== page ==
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ForewordReport on the 43rd General Election of October 21, 2019

I am pleased to present Elections Canada's first of three reports on the 2019 general election. This report provides a description of how the 43rd general election was administered. While the agency continues to finalize work related to closing the 2019 general election, this report describes key aspects of the preparation and delivery of the election. In so doing, it also identifies issues requiring further analysis to be discussed in a second, retrospective report to Parliament in the fall of 2020.

This election saw some 18.3 million Canadians cast a ballot, or 67 percent of registered electors, with more than 2,100 candidates running. The 2019 general election took place in a new legislative and evolving electoral security environment. In addition to implementing a wide range of changes made to the Canada Elections Act, Elections Canada's objectives for the 43rd general election were to offer more accessible, convenient and inclusive services to electors and political entities, and to maintain the trust Canadians have in the electoral process.

Heading into the election, Elections Canada put in place a comprehensive security strategy to address anticipated attempts at electoral interference, whether through influence campaigns, cyberattacks or disinformation. I am pleased to say there were no cybersecurity threats of significance during this election on Elections Canada's infrastructure beyond those faced daily by any federal government organization. The agency monitored the information environment for inaccurate information about the electoral process, and on some occasions contacted social media platforms or websites to bring inaccurate information or inauthentic accounts to their attention. None of these instances were concerning in terms of their scope.

Elections Canada also enhanced its voter registration services and the quality of the data in the National Register of Electors in the lead-up to the general election. Outreach and promotional efforts focused on registering Canadians who recently turned 18 and Indigenous electors, as their registration rates are significantly lower than the general population. We achieved the most up-to-date voters list since the introduction of the Register in 1997.

Significant efforts were made to offer inclusive, streamlined and convenient voting services. As anticipated, Canadians continued to increasingly take advantage of early voting services with more than 4.7 million electors voting at advance polls, nearly a 30 percent increase from the 2015 general election. Early information indicates that, during this election, wait times were reduced especially at advance polls and that travel time to advance polls in remote electoral districts was reduced.

Many electors face barriers to voting due to their own unique circumstances. The agency offered and promoted a wide range of voting options to meet these needs, such as more voting services offered in acute care hospitals, long-term care facilities and on campuses. The agency also made significant efforts to reach out to Indigenous communities to work with them in planning appropriate voting and registration services to meet their needs ahead of the election.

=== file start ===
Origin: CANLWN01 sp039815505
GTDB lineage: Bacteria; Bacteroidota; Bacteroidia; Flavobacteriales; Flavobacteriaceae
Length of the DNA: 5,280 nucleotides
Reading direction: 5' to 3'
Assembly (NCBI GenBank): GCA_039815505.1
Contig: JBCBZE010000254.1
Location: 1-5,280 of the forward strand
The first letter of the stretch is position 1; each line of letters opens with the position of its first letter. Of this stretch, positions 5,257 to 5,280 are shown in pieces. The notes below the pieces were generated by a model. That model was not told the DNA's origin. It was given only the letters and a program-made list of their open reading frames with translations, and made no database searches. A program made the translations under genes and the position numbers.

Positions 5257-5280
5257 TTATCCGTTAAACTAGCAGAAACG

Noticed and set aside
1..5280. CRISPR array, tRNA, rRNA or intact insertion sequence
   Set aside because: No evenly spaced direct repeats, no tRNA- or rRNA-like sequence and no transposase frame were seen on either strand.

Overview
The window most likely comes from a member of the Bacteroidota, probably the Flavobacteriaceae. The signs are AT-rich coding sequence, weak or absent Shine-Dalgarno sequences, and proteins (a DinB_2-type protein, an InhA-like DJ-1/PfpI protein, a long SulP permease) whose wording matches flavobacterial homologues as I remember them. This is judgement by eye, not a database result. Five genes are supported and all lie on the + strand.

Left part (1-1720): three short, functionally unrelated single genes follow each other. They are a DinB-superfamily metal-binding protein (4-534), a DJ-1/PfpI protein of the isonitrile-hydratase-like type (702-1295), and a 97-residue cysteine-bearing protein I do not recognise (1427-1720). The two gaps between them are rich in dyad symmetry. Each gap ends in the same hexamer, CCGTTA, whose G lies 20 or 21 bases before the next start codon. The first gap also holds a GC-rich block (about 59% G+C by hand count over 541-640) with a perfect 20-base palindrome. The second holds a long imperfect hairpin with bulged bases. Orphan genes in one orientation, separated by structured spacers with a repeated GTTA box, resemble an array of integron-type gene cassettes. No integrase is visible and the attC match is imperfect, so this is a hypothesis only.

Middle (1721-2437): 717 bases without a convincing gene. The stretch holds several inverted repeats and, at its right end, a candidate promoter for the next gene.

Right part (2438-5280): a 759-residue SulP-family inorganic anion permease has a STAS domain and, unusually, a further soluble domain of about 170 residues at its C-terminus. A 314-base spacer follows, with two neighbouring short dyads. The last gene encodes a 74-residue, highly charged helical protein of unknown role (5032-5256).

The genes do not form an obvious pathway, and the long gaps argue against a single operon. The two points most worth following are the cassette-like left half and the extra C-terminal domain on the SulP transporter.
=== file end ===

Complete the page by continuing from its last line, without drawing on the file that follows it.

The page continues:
While early indications are that Canadians were satisfied with the voting services offered by Elections Canada, the agency did experience staffing problems and some electoral districts did not have the required number of poll workers. At the same time, Canadians are increasingly expecting services to be tailored to their personal or local circumstances, or even to unforeseen circumstances such as disruptive weather events. These expectations, along with the staffing challenges, require further study.

Elections Canada also modernized services to candidates and political entities, offering a range of services through a new online portal. Online registration for candidates was one of the services offered. While it was less popular than we would have hoped, it is something to build on for the future.

There were two significant changes to the regulation of political entities: a pre-election period with spending limits for third parties and registered parties, and a more comprehensive third-party regime. While these changes resulted in a number of positive steps, such as increased transparency for third-party activities and improved reporting requirements for regulated political entities, a full assessment will take time.

There is still much work to be done to close out this election. The agency is in the process of collecting feedback and processing financial returns and other data. I intend to present a retrospective report in September 2020 that will provide a thorough analysis of the administration of the election informed by a variety of surveys with electors, candidates and regulated entities as well as stakeholder feedback sessions.

Later, in the fall of 2020, a final report will provide parliamentarians with recommended legislative changes. I look forward to working with the 43rd Parliament as we strive to constantly improve services to electors and political entities.

In closing, I would like to take this opportunity to recognize and thank the more than 250,000 election workers, returning officers and field liaison officers who worked to ensure that their fellow Canadians could exercise their democratic right to vote or run for office in the 2019 general election.

Stéphane Perrault
Chief Electoral Officer of Canada